For example:

  • Only 1 in 3 employees feel their CEO has his or her finger on the pulse of employee attitudes towards important societal issues

  • 57% of employees feel that Corporate America needs to play a more active role in addressing societal issues

  • 45% of employees feel that it’s more important to speak out on a social issue even if it has negative repercussions for the company

  • 27% want to put pressure on their CEO to be more public

  • 15% identify as dedicated activists

This means that a giant mass of your employees aren’t satisfied with how your leadership is stepping up to the important issues of our time. Those employees can be considered at risk of leaving for a company that has a more assertive and confident leadership style which better reflects their values and priorities.

Think about that for a moment. Could the prospect of a great deal of talent walking out the door change the equation for how your CEO evaluates social involvement?   

Lest CEOs tremble at the thought of wading into the “swamp” of social or environmental issues, Povaddo’s findings reveal that most headline issues of the day are actually far less controversial than one might think. Over 60% of social issues which were tested enjoy clear majority and bipartisan support from employees; this includes topics ranging from race relations and renewable energy to equal opportunity in the workplace and paid family leave.

How do employees want their CEO to voice public support for social issues? Povaddo uncovered several approaches as the most popular:

  • Introduce new company policies or operations to support the issue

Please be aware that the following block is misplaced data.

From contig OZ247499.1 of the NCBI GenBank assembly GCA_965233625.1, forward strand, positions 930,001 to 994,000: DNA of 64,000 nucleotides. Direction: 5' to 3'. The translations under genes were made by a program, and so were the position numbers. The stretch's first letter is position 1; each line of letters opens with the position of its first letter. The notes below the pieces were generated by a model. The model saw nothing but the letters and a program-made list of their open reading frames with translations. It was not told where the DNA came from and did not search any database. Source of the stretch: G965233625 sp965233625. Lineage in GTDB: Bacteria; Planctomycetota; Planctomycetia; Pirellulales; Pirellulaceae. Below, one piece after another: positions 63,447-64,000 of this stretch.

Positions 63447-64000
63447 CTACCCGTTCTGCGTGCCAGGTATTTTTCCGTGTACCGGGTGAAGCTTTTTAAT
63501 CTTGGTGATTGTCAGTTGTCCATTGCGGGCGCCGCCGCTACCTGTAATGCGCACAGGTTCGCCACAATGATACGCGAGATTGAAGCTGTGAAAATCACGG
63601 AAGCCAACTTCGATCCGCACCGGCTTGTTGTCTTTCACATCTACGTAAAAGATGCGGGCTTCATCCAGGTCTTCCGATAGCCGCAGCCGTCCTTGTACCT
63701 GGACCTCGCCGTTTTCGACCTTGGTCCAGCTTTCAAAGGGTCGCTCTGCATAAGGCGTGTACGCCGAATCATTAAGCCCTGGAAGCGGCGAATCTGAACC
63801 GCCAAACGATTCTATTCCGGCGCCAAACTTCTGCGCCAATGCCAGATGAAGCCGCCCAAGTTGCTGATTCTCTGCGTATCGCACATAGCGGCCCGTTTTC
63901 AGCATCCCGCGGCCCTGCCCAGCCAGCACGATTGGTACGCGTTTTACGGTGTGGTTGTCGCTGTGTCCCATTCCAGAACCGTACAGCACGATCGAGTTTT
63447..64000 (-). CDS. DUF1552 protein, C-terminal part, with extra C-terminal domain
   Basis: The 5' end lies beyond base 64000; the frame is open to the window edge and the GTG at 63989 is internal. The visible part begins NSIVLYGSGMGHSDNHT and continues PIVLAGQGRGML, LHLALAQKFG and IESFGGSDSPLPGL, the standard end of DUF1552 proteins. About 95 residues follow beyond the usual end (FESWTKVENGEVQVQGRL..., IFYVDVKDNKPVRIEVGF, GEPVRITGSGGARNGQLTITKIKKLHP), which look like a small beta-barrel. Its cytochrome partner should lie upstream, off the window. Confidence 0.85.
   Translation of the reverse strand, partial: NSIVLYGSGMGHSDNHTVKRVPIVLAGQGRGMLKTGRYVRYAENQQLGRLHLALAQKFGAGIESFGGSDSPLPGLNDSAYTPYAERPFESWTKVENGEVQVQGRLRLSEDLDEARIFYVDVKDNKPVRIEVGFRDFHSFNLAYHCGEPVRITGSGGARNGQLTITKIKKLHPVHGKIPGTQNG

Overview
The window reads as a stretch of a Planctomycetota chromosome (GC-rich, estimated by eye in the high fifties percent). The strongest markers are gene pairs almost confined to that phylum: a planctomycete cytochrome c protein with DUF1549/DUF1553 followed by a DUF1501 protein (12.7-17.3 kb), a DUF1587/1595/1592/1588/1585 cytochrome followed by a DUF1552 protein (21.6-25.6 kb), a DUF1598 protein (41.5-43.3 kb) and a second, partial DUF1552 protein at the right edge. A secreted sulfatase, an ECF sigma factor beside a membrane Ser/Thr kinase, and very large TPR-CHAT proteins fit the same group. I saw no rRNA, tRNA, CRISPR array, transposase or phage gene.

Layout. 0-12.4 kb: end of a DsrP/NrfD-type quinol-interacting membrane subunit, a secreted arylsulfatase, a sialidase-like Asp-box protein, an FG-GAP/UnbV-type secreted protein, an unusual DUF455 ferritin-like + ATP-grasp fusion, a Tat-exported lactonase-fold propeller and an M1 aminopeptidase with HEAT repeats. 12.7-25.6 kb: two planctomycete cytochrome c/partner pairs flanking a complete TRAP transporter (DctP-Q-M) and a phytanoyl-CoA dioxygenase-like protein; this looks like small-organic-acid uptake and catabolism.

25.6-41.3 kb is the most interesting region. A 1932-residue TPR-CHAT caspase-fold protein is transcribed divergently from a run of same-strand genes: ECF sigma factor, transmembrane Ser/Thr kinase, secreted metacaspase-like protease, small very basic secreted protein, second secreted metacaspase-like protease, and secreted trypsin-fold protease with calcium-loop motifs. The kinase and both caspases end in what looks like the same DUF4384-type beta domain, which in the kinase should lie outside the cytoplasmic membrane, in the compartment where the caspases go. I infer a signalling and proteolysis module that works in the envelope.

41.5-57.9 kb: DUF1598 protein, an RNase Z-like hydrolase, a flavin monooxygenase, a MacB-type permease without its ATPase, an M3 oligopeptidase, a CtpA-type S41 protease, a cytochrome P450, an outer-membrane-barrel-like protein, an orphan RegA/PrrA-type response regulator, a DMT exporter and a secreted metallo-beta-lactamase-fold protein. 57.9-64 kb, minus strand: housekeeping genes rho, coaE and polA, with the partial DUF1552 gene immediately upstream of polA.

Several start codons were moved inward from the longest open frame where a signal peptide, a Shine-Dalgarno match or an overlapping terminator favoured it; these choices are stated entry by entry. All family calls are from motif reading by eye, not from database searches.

• Rally support amongst the company’s employees via internal communications

  • Make donations to groups aligned with the company’s positions

  • Make public statements via the press and social media

  • Oppose government policies that go against the company’s positions

  • Engage in issue-advertising or cause related marketing

  • Pursue litigation on issues and/or policies that go against the company’s positions

At a time when CEOs and other business leaders are being asked to be more empathetic and responsive - and forget about “playing it safe” since those days are long over - they desperately need an updated handbook for how to get in front of the curve of social issues. No matter where your beliefs may lie, Povaddo’s eye-opening research clearly demonstrates the clear benefit of action (and cost of inaction) for every business leader.

That’s why Causecast is pleased to join Povaddo in presenting a webinar  - on July 27th at 11am PT/ 2pm ET - that gives business leaders the information and tools they need to inspire corporate activist employees as enthusiastic stakeholders. Join us for an enlightening conversation about the important new data that you can use to empower your CSR team and stay competitive through social impact.

Ryan Scott